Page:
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Maryland 32, Miami 24: Terrapins Pull Out Victory Behind O'Brien, Chism

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The most hyped opening game in College Park lived up to its billing. Maryland debuted garish new uniforms and a new offensive scheme in front of a packed house and on national television, and the Terrapins backed up the buildup: Danny O'Brien threw for 348 yards, Cameron Chism forced a fumble and had a crucial pick-six, and Maryland defeated the Miami Hurricanes in a thriller, 32-24.

In all honesty, Maryland should've wrapped up the game quickly. Incredibly, seven of their eight drives ended up in the red zone. Even more incredibly, they only got a single touchdown out of the seven trips, putting up only 19 points. The game could've been 21-7 or 28-7 early, but instead the Terrapins consistently let the Hurricanes back into the game.

And Miami took advantage. The Canes grabbed several leads throughout the game, including a 24-23 advantage with 4:00 minutes left. Maryland pulled back a field goal to take the lead, but left over a minute and a half on the clock for Miami. With visions of last year's heart-breaker fresh in the minds of fans and players and Miami driving with 40 seconds on the clock, Cameron Chism excorcised last year's demons with an interception and 54-yard touchdown return.

And so, by the skin of their teeth, Maryland escaped with an eight-point victory in their season opener.

Maryland started the scoring early, with a 10-yard touchdown pass to Ronnie Tyler on the first drive of the game. O'Brien, however, squandered a chance to take a 14-0 Terrapin lead with an interception in the end zone on the ensuing drive. Instead, two Miami rushing TDs and two more failed red zone attempts for Maryland later, the Hurricanes held a surprising 14-13 lead late in the 2nd quarter. Maryland went into halftime with the lead only thanks to Joe Vellano's entertaining 30-yard fumble return for a touchdown in the final minute of the half. Rest assured: video of that is forthcoming.

The Hurricanes refused to let that be a seminal moment of the game, however, as Stephen Morris had a five-yard TD run on the Canes' first drive of the second half. Maryland regained the lead with yet another short Nick Ferrara field goal. The Terrapins had a chance to put the game firmly in hand with their 6th red zone trip of the game early in the fourth quarter, but came up empty yet again - and this time, Ferrara missed the chip shot, keeping the score at 23-21.

Miami answered with a time-sucking 12-play drive, which was extended by a controversial holding call on Chism. Maryland ultimately stopped the Hurricanes, but Jake Wieclaw gave Miami a 24-23 lead with a 30-yard field goal, leaving the Terrapins a little over four minutes to respond. Thanks to a gorgeous 52-yarder from O'Brien to Kevin Dorsey, Ferrara was able to knock home a 32-yarder from the right hash with a little over 90 seconds to go. After that ... well, Chism happened.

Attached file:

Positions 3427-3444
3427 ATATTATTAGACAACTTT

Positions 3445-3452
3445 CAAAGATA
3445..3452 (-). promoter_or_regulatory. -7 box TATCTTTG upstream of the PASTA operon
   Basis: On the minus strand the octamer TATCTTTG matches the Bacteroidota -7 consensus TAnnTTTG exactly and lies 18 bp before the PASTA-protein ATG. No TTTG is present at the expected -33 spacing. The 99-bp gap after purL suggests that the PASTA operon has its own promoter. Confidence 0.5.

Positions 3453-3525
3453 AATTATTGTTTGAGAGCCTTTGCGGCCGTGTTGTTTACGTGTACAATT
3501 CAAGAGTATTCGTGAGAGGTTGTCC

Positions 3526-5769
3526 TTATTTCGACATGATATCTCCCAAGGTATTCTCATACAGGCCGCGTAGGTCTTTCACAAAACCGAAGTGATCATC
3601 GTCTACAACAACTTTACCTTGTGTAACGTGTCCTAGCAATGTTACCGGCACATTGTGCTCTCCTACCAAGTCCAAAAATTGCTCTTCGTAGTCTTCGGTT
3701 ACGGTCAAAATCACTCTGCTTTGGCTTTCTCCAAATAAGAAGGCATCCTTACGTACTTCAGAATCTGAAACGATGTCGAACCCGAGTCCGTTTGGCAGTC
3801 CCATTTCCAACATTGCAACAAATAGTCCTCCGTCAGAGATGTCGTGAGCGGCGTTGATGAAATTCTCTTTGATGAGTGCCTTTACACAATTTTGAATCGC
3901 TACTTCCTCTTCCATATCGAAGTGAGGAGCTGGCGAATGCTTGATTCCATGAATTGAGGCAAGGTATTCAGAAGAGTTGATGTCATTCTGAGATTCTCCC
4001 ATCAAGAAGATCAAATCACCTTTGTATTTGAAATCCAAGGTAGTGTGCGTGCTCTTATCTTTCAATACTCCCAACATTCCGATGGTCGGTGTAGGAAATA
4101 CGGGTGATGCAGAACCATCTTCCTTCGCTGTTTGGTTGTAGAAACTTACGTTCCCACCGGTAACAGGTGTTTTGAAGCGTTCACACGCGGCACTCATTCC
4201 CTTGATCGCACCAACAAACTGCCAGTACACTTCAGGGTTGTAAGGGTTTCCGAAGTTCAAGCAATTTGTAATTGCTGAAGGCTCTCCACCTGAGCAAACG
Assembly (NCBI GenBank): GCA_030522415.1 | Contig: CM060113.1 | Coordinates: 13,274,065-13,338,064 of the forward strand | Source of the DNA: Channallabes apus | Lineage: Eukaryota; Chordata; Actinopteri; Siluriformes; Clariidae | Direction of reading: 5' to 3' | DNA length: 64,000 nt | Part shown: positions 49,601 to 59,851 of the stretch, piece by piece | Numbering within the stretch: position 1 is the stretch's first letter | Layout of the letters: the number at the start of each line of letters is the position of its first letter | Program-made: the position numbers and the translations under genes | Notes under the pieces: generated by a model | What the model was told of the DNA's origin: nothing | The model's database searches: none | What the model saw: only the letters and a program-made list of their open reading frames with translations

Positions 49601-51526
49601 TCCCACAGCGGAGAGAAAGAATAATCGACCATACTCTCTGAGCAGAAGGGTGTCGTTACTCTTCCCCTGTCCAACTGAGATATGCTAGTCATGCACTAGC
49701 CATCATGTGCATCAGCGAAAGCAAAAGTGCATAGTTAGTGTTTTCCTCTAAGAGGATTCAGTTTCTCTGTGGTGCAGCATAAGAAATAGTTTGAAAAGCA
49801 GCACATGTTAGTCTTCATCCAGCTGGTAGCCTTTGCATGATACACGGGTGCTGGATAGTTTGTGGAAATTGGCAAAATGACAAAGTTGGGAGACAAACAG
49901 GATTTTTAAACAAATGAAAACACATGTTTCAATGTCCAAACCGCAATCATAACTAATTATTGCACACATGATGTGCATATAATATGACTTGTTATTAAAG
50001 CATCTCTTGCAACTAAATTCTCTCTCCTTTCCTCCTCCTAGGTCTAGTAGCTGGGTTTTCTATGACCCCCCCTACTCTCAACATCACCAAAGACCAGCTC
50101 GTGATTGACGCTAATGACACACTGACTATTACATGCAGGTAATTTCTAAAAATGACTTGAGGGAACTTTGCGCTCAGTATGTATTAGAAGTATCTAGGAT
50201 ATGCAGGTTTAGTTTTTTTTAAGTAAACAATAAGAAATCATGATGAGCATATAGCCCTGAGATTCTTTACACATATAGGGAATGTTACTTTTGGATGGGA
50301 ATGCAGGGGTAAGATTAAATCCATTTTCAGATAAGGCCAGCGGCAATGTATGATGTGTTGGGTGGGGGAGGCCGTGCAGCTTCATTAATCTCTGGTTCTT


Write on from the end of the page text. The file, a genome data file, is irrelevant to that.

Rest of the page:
One of the big storylines of the game will undoubtedly be Maryland's production on offense and simultaneous red zone frustrations. Maryland's offense was downright fantastic, especially early ... until they got inside the 15, as was mentioned above. An important caveat there, though: the Terrapins were without D.J. Adams, Maryland's de facto short yardage back. Davin Meggett was out of place trying inside the 20, running horizontally as much as he did vertically. When he returns, things should smooth over.

Red zone jitters aside, Maryland's offense was rather impressive. Danny O'Brien was as good as you had expected him to be, and Gary Crowton's screen-heavy, up-tempo offensive scheme was a breath of fresh air. After all, it's pretty rare that a team has 311 yards of offense in the first half, and 499  yards total. It was clockwork, and Kevin Dorsey (8 catches, 124 yards) and Matt Furstenburg (4 catches, 68 yards) both benefited.

I have to say, though, once Maryland squandered red zone opportunity and red zone opportunity, and once they had their first punt late in the 2nd quarter, the shine really wore off the new scheme. Crowton appeared to rely very heavily on screen passes, to the point where Miami was creeping up and stuffing them easily. It did open up a few downfield passes, but he didn't take enough shots for my taste. But hey: it's tough to complain about nearly 500 yards of total offense.

Things were much less impressive defensively. Maryland's sporting a new, smaller, quicker defense, but it didn't really work against a relatively full-force Miami offense. Todd Bradford didn't really have a "scheme" per se, and often sat back too much, which just about never worked. The defensive line couldn't pressure Morris without a blitz, the linebackers looked a step slow, and the secondary was beaten several times. Kenny Tate in particular looked out of place as a linebacker. All in all, a disappointing performance.

There's more to come tonight / tomorrow morning, including report card/helmet stickers, jersey stuff, and more.